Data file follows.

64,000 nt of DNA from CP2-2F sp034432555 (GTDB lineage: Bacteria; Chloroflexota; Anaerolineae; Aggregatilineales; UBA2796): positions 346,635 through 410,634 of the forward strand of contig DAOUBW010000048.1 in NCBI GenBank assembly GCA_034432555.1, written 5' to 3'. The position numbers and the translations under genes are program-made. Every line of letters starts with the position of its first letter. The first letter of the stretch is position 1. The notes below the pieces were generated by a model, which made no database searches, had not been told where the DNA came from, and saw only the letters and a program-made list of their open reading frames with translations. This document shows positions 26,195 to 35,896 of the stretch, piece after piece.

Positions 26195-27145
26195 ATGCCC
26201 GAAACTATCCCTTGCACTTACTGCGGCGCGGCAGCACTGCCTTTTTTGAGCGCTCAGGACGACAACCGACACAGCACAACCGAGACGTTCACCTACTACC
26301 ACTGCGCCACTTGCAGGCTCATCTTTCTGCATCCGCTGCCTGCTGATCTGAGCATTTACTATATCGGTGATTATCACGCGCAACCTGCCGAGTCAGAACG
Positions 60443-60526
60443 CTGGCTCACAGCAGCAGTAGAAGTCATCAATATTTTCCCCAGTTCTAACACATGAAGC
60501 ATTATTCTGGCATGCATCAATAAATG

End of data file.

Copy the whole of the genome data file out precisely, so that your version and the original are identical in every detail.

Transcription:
64,000 nt of DNA from CP2-2F sp034432555 (GTDB lineage: Bacteria; Chloroflexota; Anaerolineae; Aggregatilineales; UBA2796): positions 346,635 through 410,634 of the forward strand of contig DAOUBW010000048.1 in NCBI GenBank assembly GCA_034432555.1, written 5' to 3'. The position numbers and the translations under genes are program-made. Every line of letters starts with the position of its first letter. The first letter of the stretch is position 1. The notes below the pieces were generated by a model, which made no database searches, had not been told where the DNA came from, and saw only the letters and a program-made list of their open reading frames with translations. This document shows positions 26,195 to 35,896 of the stretch, piece after piece.

Positions 26195-27145
26195 ATGCCC
26201 GAAACTATCCCTTGCACTTACTGCGGCGCGGCAGCACTGCCTTTTTTGAGCGCTCAGGACGACAACCGACACAGCACAACCGAGACGTTCACCTACTACC
26301 ACTGCGCCACTTGCAGGCTCATCTTTCTGCATCCGCTGCCTGCTGATCTGAGCATTTACTATATCGGTGATTATCACGCGCAACCTGCCGAGTCAGAACG
Positions 60443-60526
60443 CTGGCTCACAGCAGCAGTAGAAGTCATCAATATTTTCCCCAGTTCTAACACATGAAGC
60501 ATTATTCTGGCATGCATCAATAAATG